By that point, HD was well past its bedtime and we collected ourselves and headed out, ears ringing, into the North Western night.

It’ll be interesting to see where the Warehouse Project goes next. They’ll be celebrating their 10th birthday next year – not a party that you want to overlook in a hurry – and you hope that they are given the support they deserve to properly laud what has become a Mancunian, if not national, clubbing institution.

Huxley – Body Talk

Light up your life/Friday/bank holiday weekend with this from Huxley:

As part of the 2020Vision 20th anniversary compilation, ‘Content’ (which, by the way, is something you all need to watch out for – new stuff from Eats Everything, Maya Jane Coles, Simian Mobile Disco and Paul Woolford), Huxley has produced this deep house delight. WATCH for the piano coming in at 2:50, it’s a serious business.

Bonus tracks:

All this hits you 30th June on, you guessed it, 2020Vision.

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Human Drizzle’s Top 10 Tracks of 2013

Having bid a fond farewell to 2013, it’s time to reflect on the year’s key musical moments. The brouhaha this list caused amongst the specially-appointed Human Drizzle panel will take time to die down but, as time goes on and wounds heal, we would welcome your thoughts in the usual places (the comments below, and here and here).

Oh, and listen to them on our Best of 2013 playlist. It’s lovely.

1. CHVRCHES – Lies (Tourist Remix): It’s always difficult to put one tune above all others after a year like 2013, but we’ve had to do it for you guys. For you, the reader. We think this rework of bright young things CHVRCHES (who also blew us away live) by HD favourite Tourist, deserves that acclaim. It’s a slow-burning, ear-worming piece of vocal house and it hasn’t left us since it landed in our inbox all those months ago. Expect an awful lot more from both artists in 2014.

2. Paul Woolford – UntitledAlong with Todd Terje’s ‘Strandbar’, ‘Untitled’ was the summer house anthem of 2013. Released whilst Paul Woolford was prepping the primal ‘Soul Music’ under the Special Request moniker, it was heralded by pretty much everyone who clapped ears on it. A thrilling combination of crushing bass and slapping kick-drums leads into the echoey piano loop, which is then chopped and re-chopped over the track’s six minutes. Together this produces hands-in-the-air euphoria on a scale that was rarely matched this year.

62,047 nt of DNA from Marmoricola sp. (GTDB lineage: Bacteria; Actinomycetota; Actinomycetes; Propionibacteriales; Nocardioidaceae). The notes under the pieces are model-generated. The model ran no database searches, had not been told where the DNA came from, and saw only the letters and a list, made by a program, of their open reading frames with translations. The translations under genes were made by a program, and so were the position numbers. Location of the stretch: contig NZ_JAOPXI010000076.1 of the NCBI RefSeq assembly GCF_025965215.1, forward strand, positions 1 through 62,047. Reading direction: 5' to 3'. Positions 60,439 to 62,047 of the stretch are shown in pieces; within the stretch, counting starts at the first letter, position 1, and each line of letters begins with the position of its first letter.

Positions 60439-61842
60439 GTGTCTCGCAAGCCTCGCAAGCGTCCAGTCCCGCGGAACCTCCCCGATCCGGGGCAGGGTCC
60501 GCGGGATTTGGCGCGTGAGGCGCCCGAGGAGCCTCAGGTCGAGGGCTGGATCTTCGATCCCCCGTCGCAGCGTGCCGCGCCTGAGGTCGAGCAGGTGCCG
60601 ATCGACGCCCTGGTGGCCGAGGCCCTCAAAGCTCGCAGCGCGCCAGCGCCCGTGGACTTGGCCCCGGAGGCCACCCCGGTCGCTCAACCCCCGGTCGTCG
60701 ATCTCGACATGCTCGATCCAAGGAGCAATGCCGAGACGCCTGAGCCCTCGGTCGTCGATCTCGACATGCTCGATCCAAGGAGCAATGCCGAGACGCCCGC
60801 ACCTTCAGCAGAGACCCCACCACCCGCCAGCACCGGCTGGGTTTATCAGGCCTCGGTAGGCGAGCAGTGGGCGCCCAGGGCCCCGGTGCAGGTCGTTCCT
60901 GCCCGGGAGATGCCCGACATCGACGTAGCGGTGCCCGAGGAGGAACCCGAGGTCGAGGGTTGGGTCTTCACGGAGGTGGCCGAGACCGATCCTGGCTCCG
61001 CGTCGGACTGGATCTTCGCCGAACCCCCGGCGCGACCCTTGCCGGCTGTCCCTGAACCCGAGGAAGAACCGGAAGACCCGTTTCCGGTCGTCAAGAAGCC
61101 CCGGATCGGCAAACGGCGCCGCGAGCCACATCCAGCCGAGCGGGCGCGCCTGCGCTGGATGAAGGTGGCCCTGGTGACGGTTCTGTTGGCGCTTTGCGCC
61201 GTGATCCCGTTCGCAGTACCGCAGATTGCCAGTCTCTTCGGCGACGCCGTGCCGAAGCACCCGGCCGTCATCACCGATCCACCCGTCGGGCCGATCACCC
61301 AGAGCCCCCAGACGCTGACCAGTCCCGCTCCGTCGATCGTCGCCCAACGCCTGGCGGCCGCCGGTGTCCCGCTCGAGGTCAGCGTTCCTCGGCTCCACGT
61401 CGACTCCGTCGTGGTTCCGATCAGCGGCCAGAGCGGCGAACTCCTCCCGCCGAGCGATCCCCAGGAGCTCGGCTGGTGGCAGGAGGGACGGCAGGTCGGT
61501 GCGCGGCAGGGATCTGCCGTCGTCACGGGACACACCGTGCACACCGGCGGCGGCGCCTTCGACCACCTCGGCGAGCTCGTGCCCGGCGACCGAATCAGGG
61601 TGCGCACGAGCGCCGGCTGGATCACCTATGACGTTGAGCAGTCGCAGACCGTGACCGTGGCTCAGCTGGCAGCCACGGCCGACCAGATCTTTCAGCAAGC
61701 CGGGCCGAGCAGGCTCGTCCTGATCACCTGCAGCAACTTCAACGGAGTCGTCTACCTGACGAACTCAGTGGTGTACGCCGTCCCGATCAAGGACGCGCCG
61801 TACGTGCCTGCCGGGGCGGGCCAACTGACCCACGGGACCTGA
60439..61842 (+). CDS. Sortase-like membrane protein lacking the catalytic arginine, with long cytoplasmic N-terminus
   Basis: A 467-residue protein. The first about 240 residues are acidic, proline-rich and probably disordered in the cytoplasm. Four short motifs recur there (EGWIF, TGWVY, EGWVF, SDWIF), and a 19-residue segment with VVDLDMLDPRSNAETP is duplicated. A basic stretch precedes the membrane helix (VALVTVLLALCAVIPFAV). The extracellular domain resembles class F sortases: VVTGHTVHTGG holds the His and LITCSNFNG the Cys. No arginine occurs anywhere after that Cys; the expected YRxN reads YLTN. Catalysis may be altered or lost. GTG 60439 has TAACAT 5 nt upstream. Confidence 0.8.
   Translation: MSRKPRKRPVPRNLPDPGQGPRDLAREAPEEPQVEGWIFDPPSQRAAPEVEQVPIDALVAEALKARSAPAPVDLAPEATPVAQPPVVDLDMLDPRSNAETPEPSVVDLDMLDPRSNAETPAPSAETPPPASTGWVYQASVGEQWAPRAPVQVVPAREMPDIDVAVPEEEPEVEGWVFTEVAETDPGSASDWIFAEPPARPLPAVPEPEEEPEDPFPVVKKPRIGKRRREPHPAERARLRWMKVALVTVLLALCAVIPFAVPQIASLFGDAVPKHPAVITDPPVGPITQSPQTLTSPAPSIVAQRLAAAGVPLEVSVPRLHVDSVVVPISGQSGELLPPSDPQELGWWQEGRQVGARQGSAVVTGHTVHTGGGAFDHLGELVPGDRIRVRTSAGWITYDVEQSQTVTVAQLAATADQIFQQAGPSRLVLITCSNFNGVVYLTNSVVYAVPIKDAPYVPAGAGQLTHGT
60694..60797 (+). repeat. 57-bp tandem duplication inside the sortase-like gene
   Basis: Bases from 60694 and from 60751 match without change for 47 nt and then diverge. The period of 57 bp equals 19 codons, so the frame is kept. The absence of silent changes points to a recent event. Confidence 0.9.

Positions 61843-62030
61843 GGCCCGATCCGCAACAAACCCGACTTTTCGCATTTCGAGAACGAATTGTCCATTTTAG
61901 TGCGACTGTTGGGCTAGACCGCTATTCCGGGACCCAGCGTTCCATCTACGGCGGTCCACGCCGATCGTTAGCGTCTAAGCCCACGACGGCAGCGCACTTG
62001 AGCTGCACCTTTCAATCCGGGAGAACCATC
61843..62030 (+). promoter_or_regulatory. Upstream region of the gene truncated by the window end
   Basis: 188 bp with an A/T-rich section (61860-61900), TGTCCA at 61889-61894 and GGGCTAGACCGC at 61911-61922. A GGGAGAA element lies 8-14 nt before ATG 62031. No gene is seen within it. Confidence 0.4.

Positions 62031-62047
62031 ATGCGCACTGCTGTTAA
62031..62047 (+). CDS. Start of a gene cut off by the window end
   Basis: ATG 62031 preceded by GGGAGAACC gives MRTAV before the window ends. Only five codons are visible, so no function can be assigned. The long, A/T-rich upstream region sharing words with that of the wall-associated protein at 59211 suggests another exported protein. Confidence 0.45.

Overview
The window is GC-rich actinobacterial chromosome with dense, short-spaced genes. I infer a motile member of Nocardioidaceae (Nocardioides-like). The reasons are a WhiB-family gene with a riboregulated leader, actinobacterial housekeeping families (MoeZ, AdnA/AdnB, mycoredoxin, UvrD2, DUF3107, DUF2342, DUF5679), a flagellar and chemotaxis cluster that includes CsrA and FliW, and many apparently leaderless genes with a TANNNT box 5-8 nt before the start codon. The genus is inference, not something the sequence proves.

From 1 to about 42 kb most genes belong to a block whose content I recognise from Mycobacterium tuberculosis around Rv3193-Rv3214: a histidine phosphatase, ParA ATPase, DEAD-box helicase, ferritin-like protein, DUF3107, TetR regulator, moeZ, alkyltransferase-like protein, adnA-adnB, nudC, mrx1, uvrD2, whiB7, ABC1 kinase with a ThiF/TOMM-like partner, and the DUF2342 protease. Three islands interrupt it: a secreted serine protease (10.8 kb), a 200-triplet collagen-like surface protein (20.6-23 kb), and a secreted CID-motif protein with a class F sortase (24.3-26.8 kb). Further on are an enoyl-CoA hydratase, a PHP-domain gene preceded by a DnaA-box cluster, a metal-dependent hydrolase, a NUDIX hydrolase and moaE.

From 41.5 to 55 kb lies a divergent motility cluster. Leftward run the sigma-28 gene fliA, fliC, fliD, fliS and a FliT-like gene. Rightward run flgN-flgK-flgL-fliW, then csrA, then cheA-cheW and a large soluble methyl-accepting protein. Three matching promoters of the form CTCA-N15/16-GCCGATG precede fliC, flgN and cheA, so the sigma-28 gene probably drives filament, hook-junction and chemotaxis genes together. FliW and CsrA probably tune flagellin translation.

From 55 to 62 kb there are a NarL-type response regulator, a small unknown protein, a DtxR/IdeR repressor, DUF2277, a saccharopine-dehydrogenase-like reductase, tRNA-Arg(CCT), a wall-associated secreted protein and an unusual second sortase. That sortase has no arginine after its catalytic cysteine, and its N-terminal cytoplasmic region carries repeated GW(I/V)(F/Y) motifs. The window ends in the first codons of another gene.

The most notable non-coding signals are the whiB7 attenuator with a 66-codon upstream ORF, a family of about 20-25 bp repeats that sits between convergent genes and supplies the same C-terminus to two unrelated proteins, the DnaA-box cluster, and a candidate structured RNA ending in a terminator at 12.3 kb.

3. Breach – Everything You Never Had (We Had It All) (Ft. Andreya Triana)Ben Westbeech had quite the year. Human Drizzle were perhaps in the minority when we didn’t fall arse over tit for ‘Jack‘, Breach’s huge hit in the first part of 2013. However, when we first heard ‘Everything You Never Had’ on T Williams’s Rinse FM show, we were spellbound. It may not be fashionable to say it, but the final drop is pretty much perfection in terms of what we would want to lose our shit to in a club.

4. Wayward – Love Jones: The hot-as-you-like London-based label Aesop’s third release came in the form of ‘Love Jones’, by London duo Wayward. The infectious vocal loop and glorious piano intertwine wonderfully, gradually building to a heartfelt crescendo. Very much looking forward to hearing more from these guys in 2014.

5. Agoria – ScalaRegular readers will know HD’s feelings towards Innervisions, and that we are partial to the odd piano-driven house banger too. So, when French producer Sebastian Devaud aka Agoria released ‘Scala’, a piano-driven house banger on Innervisions, it was highly likely to be welcomed into our top 10 with open arms. Innervisions have been releasing elegant house and techno since they started out, but they seemed to reach new highs in 2013, with Ten Walls’ ‘Gotham‘, Marcus Worgull and Peter Pardeike ‘Lenoix‘, and then the exhilarating ‘Scala’. After lush synths open the track, ‘Scala’ pauses to finally introduce a rolling piano line that is just perfect. No surprise that it was a monster hit at the end of the summer.

6. James Blake – RetrogradeDespite an eye-catching collaboration with RZA in 2013, James Blake was at his most intoxicating on ‘Retrograde’. The track constituted less of a departure from 2011’s eponymous album but it is a gorgeous piece of haunting, fragile, atmospheric music.

7. Midland – Trace: When it first came out, ‘Trace’ was unlike anything else we had heard. A warped, indecipherable sample repeating over and over on top of an infectious beat, it builds to a shuddering crescendo that melted the dancefloor every time it was dropped. It feels as fresh and exhilarating now as it did on first listen. Released on one of our favourite labels – Aus Music – Midland’s biggest hit so far is an instant classic and has paved the way for his meteoric rise. 2014 promises to be a huge year for Harry.

8. Todd Terje – Strandbar (disko): In Todd we trust. This summer we were treated to the return of Mr. Terje. The unstoppable producer penned over eight minutes of D.I.S.C.O fun that soundtracked festivals far and wide. With the recent release of ‘Spiral/Q’, he shows no sign of slowing down. HD royalty.

9. George Fitzgerald – I Can Tell (By The Way You Move)This one was everywhere in 2013, and rightly so. Taken with the thumping remix by renaissance man Paul Woolford, the tune stands out as house with one eye on the future. Bring on his new album on Double Six.

10. Clean Bandit – Dust Clears: It’s been a huge year for Clean Bandit and, with their live show winning plaudits and recent single ‘Rather Be’ heading for chart success in January, you suspect 2014 is going to be even bigger. ‘Dust Clears’ is an altogether gentler affair, but its lush melodies and brilliantly barmy video epitomise what we love about the band.